China’s low-carbon stocks rally on policy outlook (Bloomberg, 3/3/2010) China’s low-carbon technology makers and agriculture producers rose the most in Shanghai trading on the prospect the government may announce energy-saving policies this week, boosting the outlook for earnings.

China drafts 10-year ‘green energy’ plan (BusinessWeek, 3/2/2010) China plans to have "clean energy" account for 15 percent of its total consumption under a 10-year renewable energy promotion program soon to be made public, a state-run newspaper cites the head of the country's National Energy Administration as saying.

China official wanted toxic bean case hushed up (AP, 3/2/2010) The discovery in Chinese markets of tons of beans treated with a highly toxic pesticide has prompted an indignant response from an official responsible for the safety of the produce, despite a public outcry over recent food safety scandals.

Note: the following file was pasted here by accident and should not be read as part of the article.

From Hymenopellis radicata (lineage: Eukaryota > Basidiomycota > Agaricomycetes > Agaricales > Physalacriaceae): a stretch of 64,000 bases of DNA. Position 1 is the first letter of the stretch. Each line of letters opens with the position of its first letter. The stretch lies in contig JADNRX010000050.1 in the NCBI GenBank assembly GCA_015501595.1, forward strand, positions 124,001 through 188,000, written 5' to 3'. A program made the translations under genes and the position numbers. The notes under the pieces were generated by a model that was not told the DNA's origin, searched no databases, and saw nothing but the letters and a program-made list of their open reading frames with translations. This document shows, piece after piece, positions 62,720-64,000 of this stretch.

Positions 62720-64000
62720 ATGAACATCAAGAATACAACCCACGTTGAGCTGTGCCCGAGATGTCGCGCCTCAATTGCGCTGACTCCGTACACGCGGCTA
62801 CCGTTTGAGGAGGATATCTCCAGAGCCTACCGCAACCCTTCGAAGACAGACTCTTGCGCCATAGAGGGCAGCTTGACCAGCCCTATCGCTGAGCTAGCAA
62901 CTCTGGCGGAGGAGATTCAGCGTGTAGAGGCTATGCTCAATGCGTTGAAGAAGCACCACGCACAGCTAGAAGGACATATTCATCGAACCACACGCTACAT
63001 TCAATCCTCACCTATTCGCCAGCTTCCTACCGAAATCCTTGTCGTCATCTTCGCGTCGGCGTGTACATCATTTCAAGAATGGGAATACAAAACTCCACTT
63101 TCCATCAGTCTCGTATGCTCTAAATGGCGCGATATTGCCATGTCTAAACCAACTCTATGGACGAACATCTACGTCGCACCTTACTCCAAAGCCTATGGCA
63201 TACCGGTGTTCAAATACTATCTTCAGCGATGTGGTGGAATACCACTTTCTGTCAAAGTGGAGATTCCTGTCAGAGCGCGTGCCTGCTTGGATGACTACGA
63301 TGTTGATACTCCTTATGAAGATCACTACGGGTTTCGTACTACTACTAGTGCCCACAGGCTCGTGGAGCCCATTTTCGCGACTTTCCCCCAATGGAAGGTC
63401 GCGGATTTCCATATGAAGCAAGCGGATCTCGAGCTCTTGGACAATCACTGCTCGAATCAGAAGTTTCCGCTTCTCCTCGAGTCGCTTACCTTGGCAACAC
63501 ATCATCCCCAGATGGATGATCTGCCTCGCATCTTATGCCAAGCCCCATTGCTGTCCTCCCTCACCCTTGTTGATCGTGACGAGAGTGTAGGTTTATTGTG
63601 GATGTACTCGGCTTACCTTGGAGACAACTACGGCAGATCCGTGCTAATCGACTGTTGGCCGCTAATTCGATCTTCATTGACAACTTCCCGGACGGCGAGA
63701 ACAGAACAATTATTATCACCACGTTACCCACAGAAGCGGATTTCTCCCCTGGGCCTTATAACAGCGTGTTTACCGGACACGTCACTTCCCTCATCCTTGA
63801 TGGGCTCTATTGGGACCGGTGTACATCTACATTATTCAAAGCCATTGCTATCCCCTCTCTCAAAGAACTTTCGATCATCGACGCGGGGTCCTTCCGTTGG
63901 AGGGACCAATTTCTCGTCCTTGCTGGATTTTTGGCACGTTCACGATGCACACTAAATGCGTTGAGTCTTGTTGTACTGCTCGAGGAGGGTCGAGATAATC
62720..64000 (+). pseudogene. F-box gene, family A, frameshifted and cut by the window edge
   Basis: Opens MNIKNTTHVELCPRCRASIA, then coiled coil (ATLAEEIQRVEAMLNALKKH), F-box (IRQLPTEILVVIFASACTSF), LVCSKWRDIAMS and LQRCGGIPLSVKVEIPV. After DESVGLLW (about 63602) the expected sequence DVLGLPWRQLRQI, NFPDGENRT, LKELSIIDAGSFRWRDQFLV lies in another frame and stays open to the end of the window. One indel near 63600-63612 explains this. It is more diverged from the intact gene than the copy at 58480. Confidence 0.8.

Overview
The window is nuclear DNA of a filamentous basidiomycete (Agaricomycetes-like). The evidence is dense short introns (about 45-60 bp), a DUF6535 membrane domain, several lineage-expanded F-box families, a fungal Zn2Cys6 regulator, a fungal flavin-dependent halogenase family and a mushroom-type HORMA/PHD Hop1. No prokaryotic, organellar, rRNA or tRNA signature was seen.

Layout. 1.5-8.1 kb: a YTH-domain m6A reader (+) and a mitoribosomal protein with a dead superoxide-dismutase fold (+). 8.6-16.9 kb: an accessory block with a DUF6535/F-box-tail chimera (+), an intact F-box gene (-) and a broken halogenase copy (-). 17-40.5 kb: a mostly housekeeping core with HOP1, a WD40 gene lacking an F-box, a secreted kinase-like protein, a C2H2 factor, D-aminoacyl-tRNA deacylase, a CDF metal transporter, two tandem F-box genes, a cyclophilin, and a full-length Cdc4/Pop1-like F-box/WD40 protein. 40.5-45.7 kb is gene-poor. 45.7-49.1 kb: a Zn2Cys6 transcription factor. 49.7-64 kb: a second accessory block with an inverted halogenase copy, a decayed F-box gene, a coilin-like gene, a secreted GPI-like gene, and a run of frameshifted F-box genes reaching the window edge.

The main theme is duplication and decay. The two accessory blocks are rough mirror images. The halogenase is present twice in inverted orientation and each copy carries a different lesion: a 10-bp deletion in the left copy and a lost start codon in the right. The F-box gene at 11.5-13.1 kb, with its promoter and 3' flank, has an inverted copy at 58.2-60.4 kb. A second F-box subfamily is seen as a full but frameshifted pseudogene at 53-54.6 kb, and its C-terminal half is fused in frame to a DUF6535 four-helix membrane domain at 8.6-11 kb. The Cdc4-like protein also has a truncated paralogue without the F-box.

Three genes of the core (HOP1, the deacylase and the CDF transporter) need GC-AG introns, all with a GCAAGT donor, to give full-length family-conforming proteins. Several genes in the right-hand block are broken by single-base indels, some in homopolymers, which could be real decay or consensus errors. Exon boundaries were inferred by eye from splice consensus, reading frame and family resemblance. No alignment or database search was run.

Polluted water affects 55,000 people in central China (People’s Daily, 3/2/2010) About 55,000 people in central China's Hubei Province were relying on emergency water supplies after a local river was contaminated, local authorities said Monday.

Loopholes in pesticide regulation (China Daily, 3/2/2010) A highly toxic pesticide that had been banned but was found in tons of cowpeas from South China's Hainan province is still on sale on the island, exposing loopholes in pesticide management regulations.

Beijing to invest 1.5b in Tibet environment (China Daily, 3/2/2010) The Chinese central government will allocate a further investment of 10 billion yuan ($1.5 billion) by the end of 2015 to help protect and preserve the ecological environments in the Tibet Autonomous Region, Xinhua reported Tuesday.

China shows interest in melting arctic sea ice (Greenfudge, 3/1/2010) For some, the melting of Arctic sea ice is a sure sign of global warming and habitat loss. For others, it simply means a chance to reap more economic and strategic benefits. China fits one of these descriptions. Can you guess which one?

China needs more hydropower projects to fight climate change (People’s Daily, 2/28/2010) China should build more large hydropower projects so it can live up to its promise to the international community, Wang Shucheng, vice chairman of the Finance and Economic Committee under the National People's Congress (China's top legislature), said on Saturday.